The Computer Blog

Saturday, November 01, 2008

The Not Really User Serviceable Hard Disk

Almost as soon as I bought my new MacBook Pro, I ordered 4GB of RAM and a new 500GB 2.5” hard disk from Other World Computing. They both arrived Thursday of last week. After reviewing the information in my new MacBook Pro’s User Guide, I thought that replacing the hard drive in the first MacBook Pro designed with a “user serviceable” hard disk was going to be a snap. And in some ways, it was. But I have to say there are also some significant “gotcha’s!” in the task that make me hope I never have to do it again. Likewise, while not significantly hard, swapping out memory also holds some of those same undocumented risks that can easily make you wish you’d taken the whole thing to an Apple Service Center in the first place.

First off, you must have the correct tools for this job. Getting to the hard disk itself only requires unlatching the bottom door and pulling it off. You’ll see the topside of the hard drive as soon as you do. It’s held in place by four lugs, two of which are under black plastic catches mounted in the body and two of which are held down on the other side by a black plastic bracket secured by a tiny, aluminum Phillips screw. You will need a Phillips PH00x40 size screwdriver to work with this screw. It has been torqued tight by a machine which will make you press down very hard on the screw to get it to loosen. The trick is to get it loose without stripping the head, which is moderately soft. Once the screw is loosened, the bracket lifts straight out. At that point, you can remove the connectors to the hard disk or carefully pull up on the plastic tab attached to the hard disk to swing it out of position. Once you have the hard disk loose, you’ll notice the four lugs that have been screwed into it and are used to position and secure the drive into place. These have to be removed from your “old” hard drive and placed on your new one. This will require a Torx T6 screwdriver. If you don’t have one of those (and few people I know do), go to an electronics or cell phone store and look for a tool kit that contains one or buy it as a single. Once you get the right tool, removing the lugs and replanting them on the replacement hard drive is a snap. Reassembling the hard disk is also easy as is mounting it in place. The hard part is securing the screw that holds the hard disk’s bracket in place and trying to get it torqued tightly without stripping it. As careful as I tried to be about that, the screw head was not in as good a shape as it was when I first started.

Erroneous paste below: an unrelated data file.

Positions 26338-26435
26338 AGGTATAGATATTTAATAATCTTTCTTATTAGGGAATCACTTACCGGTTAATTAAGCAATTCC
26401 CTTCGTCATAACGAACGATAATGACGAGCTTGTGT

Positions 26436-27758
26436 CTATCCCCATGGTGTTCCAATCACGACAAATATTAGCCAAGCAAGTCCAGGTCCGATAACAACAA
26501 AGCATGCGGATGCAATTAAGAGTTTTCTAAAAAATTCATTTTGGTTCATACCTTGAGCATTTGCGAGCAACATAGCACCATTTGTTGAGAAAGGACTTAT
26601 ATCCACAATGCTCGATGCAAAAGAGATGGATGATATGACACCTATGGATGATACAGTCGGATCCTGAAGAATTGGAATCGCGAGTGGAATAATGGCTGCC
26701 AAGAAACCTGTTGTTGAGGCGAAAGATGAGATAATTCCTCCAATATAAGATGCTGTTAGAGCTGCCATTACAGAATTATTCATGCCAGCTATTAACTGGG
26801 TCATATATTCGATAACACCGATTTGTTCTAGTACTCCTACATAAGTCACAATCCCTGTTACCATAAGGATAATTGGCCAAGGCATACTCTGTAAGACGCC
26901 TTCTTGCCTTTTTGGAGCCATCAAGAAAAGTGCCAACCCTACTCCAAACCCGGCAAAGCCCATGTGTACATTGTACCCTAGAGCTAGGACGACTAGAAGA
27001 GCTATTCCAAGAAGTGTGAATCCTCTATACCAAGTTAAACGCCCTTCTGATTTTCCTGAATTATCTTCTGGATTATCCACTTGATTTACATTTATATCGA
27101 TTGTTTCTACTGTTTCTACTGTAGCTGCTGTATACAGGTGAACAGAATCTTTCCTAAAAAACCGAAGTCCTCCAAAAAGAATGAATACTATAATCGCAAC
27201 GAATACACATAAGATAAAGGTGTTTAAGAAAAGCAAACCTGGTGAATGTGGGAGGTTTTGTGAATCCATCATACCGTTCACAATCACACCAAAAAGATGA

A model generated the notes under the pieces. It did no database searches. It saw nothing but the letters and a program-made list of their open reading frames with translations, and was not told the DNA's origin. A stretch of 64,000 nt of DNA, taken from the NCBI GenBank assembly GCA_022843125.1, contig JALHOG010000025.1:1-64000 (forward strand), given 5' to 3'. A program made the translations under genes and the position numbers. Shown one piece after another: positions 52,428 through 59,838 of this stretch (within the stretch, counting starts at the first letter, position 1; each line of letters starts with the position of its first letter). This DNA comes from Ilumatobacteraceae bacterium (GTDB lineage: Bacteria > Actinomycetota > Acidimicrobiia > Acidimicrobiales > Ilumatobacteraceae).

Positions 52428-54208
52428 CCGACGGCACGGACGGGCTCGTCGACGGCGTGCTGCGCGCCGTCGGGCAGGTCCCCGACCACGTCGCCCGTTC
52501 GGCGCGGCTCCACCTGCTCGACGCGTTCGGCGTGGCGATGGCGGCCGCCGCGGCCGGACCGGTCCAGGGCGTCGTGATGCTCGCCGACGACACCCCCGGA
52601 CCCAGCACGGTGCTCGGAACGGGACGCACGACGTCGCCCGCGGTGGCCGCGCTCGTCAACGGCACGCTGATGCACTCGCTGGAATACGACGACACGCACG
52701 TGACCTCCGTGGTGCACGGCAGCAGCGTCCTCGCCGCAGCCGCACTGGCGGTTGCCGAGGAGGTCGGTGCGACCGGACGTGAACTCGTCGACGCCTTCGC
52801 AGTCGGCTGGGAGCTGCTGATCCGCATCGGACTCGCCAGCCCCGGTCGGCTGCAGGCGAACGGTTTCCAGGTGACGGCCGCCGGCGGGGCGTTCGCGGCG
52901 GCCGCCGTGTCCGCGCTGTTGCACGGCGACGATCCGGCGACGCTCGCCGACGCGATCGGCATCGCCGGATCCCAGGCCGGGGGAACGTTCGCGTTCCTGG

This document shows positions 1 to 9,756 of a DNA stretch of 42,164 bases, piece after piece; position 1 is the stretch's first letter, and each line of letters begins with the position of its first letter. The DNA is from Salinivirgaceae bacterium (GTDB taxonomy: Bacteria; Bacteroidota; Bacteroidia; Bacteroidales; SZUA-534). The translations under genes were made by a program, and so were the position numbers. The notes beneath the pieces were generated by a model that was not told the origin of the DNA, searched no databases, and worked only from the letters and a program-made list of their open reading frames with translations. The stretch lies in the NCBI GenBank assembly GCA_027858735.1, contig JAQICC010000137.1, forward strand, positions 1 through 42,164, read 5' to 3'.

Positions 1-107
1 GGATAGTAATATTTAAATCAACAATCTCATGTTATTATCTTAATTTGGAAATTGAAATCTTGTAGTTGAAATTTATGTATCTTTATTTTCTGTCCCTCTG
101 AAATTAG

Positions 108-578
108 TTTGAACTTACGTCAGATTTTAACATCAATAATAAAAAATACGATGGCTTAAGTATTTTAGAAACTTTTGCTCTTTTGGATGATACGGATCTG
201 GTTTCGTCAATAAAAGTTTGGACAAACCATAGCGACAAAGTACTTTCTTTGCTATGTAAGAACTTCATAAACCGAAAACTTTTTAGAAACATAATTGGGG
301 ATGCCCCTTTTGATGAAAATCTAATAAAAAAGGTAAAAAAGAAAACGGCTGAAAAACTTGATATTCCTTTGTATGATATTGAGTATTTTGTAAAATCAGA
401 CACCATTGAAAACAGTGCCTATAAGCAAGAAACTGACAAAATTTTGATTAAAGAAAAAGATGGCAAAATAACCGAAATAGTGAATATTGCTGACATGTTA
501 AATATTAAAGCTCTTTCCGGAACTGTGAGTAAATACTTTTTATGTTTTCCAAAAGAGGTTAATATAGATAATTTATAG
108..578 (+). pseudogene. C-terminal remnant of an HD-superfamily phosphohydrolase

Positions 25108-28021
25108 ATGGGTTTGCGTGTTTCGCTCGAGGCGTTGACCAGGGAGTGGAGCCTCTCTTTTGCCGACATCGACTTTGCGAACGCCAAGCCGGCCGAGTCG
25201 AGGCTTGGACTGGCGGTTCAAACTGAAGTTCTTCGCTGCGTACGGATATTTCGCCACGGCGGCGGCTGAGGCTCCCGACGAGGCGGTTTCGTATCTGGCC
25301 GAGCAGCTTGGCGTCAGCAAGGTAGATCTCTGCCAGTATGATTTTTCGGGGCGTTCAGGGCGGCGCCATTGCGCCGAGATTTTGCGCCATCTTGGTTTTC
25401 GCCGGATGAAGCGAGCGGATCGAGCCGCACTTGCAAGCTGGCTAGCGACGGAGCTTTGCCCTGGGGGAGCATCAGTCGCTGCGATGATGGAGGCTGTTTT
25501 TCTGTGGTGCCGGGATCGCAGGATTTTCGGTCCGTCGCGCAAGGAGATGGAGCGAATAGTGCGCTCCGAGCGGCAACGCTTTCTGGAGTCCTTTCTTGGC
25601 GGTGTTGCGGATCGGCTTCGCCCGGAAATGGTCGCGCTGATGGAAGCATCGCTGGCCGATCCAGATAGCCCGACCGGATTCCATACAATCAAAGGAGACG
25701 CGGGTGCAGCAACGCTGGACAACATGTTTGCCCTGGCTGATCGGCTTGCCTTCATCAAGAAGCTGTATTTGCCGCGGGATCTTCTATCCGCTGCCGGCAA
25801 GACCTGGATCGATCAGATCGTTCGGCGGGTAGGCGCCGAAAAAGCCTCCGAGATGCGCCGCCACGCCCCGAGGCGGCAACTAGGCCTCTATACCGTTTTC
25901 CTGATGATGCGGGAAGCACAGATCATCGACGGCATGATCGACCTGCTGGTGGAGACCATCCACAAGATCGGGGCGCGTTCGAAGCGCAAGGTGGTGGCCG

Replacing memory also became a nail-biting routine, not because of its technical difficulty but because of the tiny screws that are easily mangled and must be removed. There are eight of them, some long and some short, and the users guide does a good job of pointing that out. Again, you’ll have to apply more torque than you think to get them loose with a good fitting tool or you’ll strip the heads. Once you have all eight screws out, you lift off the rest of the computer’s bottom that wasn’t removed when you replaced the hard dive. The memory slots are at the center of the machine and nestled up against the small metal rail that separates the hard disk/battery cavity from the rest of the machine. The slots are stacked vertically, so you’ll remove the top memory stick and then the bottom one. When replacing memory, reaching the bottom slot is not too difficult though you’ll have to push past the top snaps and make sure that it’s the bottom snaps holding the bottom stick securely. Replacing the top memory stick is simply a snap in place move. Then, it’s a simple matter (if you placed your screws in some manner that lets you know which screws were where) of replacing the body screws and securing them without damaging them.
Frankly, the screws involved in all of this are so easily damaged that it would behoove Apple to make available replacement screw kits. After all, they’ve advertised these machines as having “user replaceable” RAM and hard drives while still maintaining the high engineering standards they are known for. Some users, though, are not going to be ready for that.

1 Comments:

  • My problem is I stripped the single screw holding the HD bracket in... and I was using the Philips #00 :(

    Any advice on what I should do?

    By Blogger Wannabe, at 3:14 PM  

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